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Archive for December, 2014

Why is Detergent More Effective in Soft Water?

Posted by Rayne Water

It is common knowledge that soft water, either naturally occurring or from a water softener, has greater cleaning power than hard water.  If you have ever taken a shower in soft water you know that a little bit of soap goes a long way.  The same is true when washing clothes in the washing machine or even washing dishes in the sink; it takes about half the amount of soap as it does in hard water to produce a nice rich lather.  But why is this?  Why are soaps and detergents more effective in soft water than in hard water?
To answer this question, let’s first look at the chemical make-up of hard water.  Hard water, by definition, is water which contains a high concentration of calcium and magnesium ions; it is these minerals which prevents soap and detergents from being as effective as they should be.  When the “soap” molecules come in contact with the magnesium and calcium in hard water, a chemical reaction occurs and magnesium stearate or calcium stearate forms; this is the waxy substance we all know as soap scum.  This reaction prevents the soap from producing the cleansing lather as it was intended.
It is a completely different story for soft water.  Naturally occurring soft water does not have these minerals present and therefore detergents and soaps do not react as they do in hard water.  Water that has been softened by a water softener, typically replaces the magnesium and calcium minerals with sodium or potassium; these minerals do not react with the compounds in soap or detergents so they perform as they were intended.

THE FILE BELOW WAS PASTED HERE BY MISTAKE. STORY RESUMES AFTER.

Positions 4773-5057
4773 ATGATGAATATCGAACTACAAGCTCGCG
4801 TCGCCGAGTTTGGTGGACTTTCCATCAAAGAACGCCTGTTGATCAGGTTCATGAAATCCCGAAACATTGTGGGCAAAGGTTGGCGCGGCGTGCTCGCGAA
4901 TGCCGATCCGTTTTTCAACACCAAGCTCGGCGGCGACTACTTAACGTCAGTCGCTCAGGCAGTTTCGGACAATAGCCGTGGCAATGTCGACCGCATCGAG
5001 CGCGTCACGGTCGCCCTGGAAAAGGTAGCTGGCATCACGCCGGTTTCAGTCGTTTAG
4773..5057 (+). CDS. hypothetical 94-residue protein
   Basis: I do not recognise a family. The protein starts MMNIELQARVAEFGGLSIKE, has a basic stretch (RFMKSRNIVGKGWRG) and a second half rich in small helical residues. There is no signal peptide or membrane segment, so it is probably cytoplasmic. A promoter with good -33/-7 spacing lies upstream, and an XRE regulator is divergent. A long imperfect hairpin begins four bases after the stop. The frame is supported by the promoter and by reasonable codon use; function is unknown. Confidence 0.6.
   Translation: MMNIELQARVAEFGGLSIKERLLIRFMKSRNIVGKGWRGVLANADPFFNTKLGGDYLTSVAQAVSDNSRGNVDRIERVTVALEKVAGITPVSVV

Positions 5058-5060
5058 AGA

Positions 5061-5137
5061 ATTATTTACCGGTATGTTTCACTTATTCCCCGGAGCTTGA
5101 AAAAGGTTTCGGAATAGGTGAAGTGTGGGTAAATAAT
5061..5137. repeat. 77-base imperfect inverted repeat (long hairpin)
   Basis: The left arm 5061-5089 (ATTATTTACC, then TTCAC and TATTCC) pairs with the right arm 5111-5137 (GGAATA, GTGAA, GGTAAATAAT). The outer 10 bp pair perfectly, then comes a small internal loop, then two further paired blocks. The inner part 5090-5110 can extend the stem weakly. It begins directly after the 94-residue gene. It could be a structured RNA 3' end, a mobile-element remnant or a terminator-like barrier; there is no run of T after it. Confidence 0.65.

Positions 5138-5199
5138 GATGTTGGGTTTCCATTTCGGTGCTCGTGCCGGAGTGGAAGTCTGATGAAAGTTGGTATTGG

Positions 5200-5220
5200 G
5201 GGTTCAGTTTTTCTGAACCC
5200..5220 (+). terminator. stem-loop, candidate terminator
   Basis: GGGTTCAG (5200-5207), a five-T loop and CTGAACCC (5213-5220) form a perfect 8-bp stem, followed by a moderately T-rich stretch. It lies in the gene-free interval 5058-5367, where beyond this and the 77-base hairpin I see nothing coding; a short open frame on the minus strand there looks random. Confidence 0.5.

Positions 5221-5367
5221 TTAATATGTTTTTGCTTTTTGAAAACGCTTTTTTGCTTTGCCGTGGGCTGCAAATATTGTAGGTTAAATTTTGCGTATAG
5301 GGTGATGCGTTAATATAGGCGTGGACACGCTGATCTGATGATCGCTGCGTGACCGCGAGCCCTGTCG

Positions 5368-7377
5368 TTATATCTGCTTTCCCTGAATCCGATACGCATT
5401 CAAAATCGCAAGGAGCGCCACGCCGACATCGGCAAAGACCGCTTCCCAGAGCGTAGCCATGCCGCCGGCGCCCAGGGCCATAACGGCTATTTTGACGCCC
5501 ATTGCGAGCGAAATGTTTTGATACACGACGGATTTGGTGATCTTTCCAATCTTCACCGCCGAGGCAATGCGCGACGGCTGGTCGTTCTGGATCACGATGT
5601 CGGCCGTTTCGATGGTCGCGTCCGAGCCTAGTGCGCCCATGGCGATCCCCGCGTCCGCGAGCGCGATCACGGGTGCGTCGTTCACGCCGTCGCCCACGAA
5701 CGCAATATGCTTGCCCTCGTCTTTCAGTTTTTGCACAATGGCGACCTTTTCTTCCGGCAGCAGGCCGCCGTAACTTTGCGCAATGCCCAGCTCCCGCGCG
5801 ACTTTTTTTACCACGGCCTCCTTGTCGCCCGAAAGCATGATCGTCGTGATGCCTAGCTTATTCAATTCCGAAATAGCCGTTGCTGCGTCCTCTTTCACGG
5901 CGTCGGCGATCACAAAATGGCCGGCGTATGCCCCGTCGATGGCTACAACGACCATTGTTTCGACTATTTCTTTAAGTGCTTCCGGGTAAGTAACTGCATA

Not only does soft water require much less detergent than hard water to be effective, there is another cost savings benefit associated with soft water as well.  Due to the fact that detergents clean more efficiently in soft water, washing machines do not have to be set on hot in order to achieve good stain removal.  Cold water washes accomplish the same or even better stain removal, and produce whiter whites than clothes washed in hard water.  So not only do you see a 50 percent reduction in detergent needed, homeowners can also save energy by not having to use hot water.